Being charged with any type of crime can have a lasting impact on your life. However, when it comes to being convicted of a felony, the consequences can be even more extensive and far-reaching.
The effects can linger long after you have fulfilled the court-imposed penalties. Beyond just a prison sentence and/or probation, a felony conviction can have severe implications on your fundamental rights, such as the ability to vote or even travel freely.
In certain situations, individuals may face obstacles in obtaining a passport if they have a felony conviction on their record.
Can a Person Obtain a Passport With a Felony Conviction?
Despite being a serious offense, an individual with a felony is ultimately eligible for bail. This means that individuals with felony convictions are still able to travel locally and internationally, both within and outside the United States. As a passport holder, you can travel to any other country.
There are certain circumstances under which individuals with felony convictions may still be eligible to obtain or renew a passport, even if they have been imprisoned or convicted. These include:
- Completion of the sentence
- Legal release or acquittal of the convicted or accused individual
- Absence of outstanding charges, arrest warrants, or debts owed by the accused
- Forfeiture of a $5,000 court bond by the felon
- Proven false felony charges against the accused
In such cases, individuals with felony charges can still obtain or renew a passport, allowing them to travel internationally as per the defined conditions.
What Type of Convictions Disqualify You From Getting a Passport?
The felony criminal classification encompasses a diverse range of offenses, each with its own set of potential penalties upon conviction. While not all felony convictions automatically disqualify individuals from obtaining a passport, there are specific offenses that can significantly hinder or even render the process of obtaining a passport extremely challenging.
For instance, felony drug convictions at both federal and state levels that involve activities crossing international borders may lead to passport disqualification. Additionally, individuals with felony convictions related to financial fraud or human trafficking will also face disqualification from obtaining a passport.
Other felony convictions that may disqualify you from obtaining a passport include:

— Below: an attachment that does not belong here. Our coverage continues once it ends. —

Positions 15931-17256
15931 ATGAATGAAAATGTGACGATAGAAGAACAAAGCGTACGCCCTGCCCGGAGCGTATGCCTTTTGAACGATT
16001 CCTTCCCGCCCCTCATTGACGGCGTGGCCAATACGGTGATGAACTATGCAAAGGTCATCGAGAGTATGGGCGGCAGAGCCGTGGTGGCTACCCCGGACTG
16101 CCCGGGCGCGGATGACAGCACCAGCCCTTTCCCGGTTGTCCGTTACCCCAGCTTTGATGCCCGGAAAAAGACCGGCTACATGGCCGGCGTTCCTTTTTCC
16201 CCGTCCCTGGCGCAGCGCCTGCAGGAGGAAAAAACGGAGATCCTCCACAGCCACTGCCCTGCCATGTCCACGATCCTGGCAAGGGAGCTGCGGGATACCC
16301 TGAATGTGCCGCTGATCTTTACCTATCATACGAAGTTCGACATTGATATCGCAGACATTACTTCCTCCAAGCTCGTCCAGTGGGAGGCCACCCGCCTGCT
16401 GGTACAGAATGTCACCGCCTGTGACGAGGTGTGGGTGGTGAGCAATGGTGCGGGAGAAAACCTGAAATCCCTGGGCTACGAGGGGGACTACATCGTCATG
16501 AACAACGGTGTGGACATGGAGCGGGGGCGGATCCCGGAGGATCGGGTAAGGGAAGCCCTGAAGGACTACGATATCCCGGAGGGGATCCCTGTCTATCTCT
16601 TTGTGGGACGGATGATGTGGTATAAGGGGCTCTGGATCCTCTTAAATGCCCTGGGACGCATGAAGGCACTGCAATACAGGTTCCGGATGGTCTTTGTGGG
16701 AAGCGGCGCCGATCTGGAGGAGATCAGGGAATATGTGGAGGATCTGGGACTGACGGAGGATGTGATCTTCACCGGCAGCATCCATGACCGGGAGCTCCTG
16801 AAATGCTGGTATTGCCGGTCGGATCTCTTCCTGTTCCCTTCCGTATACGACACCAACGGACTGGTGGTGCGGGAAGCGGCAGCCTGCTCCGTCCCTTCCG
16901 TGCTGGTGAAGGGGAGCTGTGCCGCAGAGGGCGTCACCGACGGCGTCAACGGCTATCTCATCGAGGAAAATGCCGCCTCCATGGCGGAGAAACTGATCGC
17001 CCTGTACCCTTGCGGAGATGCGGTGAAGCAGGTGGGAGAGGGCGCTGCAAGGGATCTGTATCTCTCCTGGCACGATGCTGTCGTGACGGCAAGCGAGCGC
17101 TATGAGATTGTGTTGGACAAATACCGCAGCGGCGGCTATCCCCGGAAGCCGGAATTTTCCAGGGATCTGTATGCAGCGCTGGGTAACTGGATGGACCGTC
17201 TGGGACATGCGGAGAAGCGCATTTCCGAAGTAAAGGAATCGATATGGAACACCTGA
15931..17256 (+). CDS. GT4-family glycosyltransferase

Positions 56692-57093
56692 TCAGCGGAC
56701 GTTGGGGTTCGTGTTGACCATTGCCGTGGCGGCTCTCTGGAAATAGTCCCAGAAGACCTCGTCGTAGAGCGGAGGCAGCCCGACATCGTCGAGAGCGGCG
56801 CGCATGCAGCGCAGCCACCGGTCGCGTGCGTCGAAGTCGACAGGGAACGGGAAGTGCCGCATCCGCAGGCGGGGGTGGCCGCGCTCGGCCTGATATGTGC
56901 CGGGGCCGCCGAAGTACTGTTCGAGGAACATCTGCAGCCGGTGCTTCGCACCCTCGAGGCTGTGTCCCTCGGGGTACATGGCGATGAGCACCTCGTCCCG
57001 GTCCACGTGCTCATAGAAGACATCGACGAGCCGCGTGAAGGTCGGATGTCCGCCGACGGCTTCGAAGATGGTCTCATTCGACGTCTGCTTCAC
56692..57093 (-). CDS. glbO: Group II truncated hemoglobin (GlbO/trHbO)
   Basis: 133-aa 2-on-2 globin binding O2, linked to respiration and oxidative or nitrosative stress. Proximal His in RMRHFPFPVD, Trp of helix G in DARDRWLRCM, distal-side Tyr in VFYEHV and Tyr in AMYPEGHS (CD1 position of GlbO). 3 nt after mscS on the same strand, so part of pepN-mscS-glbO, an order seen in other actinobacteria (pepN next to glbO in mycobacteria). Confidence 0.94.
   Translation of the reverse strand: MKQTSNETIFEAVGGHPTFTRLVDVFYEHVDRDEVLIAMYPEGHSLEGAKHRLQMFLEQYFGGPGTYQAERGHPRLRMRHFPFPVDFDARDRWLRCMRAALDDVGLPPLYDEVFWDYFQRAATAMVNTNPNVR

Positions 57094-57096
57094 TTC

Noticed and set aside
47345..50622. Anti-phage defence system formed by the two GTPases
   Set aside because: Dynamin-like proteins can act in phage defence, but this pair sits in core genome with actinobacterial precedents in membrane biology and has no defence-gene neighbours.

- Animal cruelty
- Child pornography
- Sexual Assault
Additional Factors That Could Prevent Your Getting a Passport
There are additional factors beyond felony convictions that can hinder an individual from obtaining a passport. For instance, individuals with outstanding federal taxes or federal loans may face restrictions on their passport availability. Similarly, delinquent child and/or spousal support obligations can lead to passport revocation or hinder individuals from applying for one altogether.
Countries That Prohibit Entry of Individuals with Felony Convictions
Having a passport alone may not always guarantee entry into other countries, especially for individuals with a felony conviction on their record. Many countries consider felonies to be serious crimes and, as a result, have specific regulations for dealing with felons. These rules can also impact a felon’s ability to obtain a passport or visa.
For example, a UK traveler trying to visit Australia may be ineligible to apply for a visa due to a minor criminal offense being treated as a regular offense in Australia.
Most countries do not approve visa applications for felons, and there exists an extensive list of countries that prohibit entry for individuals with a felony conviction. In accordance with the latest international immigration policies defined by governments, the following countries may refuse entry to individuals with felony charges:
- United Kingdom
- United States
- Saudi Arabia
- Gulf Countries
- New Zealand
- South Africa
Traveling outside one’s home country can be an enriching and fulfilling experience for many individuals. However, individuals with felony convictions may encounter limitations on their ability to travel internationally.
This not only applies to the restrictions imposed by the country of origin or residence, such as the United States or another relevant nation, but also to the potential barriers and limitations imposed by the foreign government at the destination. In some cases, individuals with felony charges may find themselves facing restrictions that could affect their travel plans and opportunities to explore the world beyond their immediate surroundings.